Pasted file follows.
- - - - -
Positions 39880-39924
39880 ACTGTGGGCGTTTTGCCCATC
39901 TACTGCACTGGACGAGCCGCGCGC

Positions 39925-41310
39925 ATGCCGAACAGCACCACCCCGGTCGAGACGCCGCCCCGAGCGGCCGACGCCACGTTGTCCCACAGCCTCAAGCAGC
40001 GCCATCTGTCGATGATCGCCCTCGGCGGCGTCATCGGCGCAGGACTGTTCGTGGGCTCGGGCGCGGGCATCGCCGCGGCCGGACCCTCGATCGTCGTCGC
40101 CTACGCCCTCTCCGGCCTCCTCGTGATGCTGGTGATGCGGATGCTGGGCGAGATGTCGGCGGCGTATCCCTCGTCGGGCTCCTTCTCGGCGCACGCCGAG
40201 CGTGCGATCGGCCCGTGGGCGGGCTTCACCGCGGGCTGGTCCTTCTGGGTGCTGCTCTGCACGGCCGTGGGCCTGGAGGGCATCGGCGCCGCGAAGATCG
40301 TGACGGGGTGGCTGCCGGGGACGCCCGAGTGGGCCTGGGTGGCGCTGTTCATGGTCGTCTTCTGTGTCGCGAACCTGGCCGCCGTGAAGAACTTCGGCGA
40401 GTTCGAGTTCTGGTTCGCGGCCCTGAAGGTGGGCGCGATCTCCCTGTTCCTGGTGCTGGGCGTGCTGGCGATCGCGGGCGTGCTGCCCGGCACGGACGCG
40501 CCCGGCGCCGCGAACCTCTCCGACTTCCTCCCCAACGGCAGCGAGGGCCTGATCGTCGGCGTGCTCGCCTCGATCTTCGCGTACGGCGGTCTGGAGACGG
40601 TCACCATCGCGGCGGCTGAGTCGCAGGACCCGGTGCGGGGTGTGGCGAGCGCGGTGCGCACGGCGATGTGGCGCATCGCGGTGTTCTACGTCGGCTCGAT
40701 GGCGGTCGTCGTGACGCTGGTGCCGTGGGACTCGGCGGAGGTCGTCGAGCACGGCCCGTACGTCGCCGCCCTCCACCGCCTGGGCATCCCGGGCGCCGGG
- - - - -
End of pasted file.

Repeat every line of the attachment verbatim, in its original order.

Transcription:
Positions 39880-39924
39880 ACTGTGGGCGTTTTGCCCATC
39901 TACTGCACTGGACGAGCCGCGCGC

Positions 39925-41310
39925 ATGCCGAACAGCACCACCCCGGTCGAGACGCCGCCCCGAGCGGCCGACGCCACGTTGTCCCACAGCCTCAAGCAGC
40001 GCCATCTGTCGATGATCGCCCTCGGCGGCGTCATCGGCGCAGGACTGTTCGTGGGCTCGGGCGCGGGCATCGCCGCGGCCGGACCCTCGATCGTCGTCGC
40101 CTACGCCCTCTCCGGCCTCCTCGTGATGCTGGTGATGCGGATGCTGGGCGAGATGTCGGCGGCGTATCCCTCGTCGGGCTCCTTCTCGGCGCACGCCGAG
40201 CGTGCGATCGGCCCGTGGGCGGGCTTCACCGCGGGCTGGTCCTTCTGGGTGCTGCTCTGCACGGCCGTGGGCCTGGAGGGCATCGGCGCCGCGAAGATCG
40301 TGACGGGGTGGCTGCCGGGGACGCCCGAGTGGGCCTGGGTGGCGCTGTTCATGGTCGTCTTCTGTGTCGCGAACCTGGCCGCCGTGAAGAACTTCGGCGA
40401 GTTCGAGTTCTGGTTCGCGGCCCTGAAGGTGGGCGCGATCTCCCTGTTCCTGGTGCTGGGCGTGCTGGCGATCGCGGGCGTGCTGCCCGGCACGGACGCG
40501 CCCGGCGCCGCGAACCTCTCCGACTTCCTCCCCAACGGCAGCGAGGGCCTGATCGTCGGCGTGCTCGCCTCGATCTTCGCGTACGGCGGTCTGGAGACGG
40601 TCACCATCGCGGCGGCTGAGTCGCAGGACCCGGTGCGGGGTGTGGCGAGCGCGGTGCGCACGGCGATGTGGCGCATCGCGGTGTTCTACGTCGGCTCGAT
40701 GGCGGTCGTCGTGACGCTGGTGCCGTGGGACTCGGCGGAGGTCGTCGAGCACGGCCCGTACGTCGCCGCCCTCCACCGCCTGGGCATCCCGGGCGCCGGG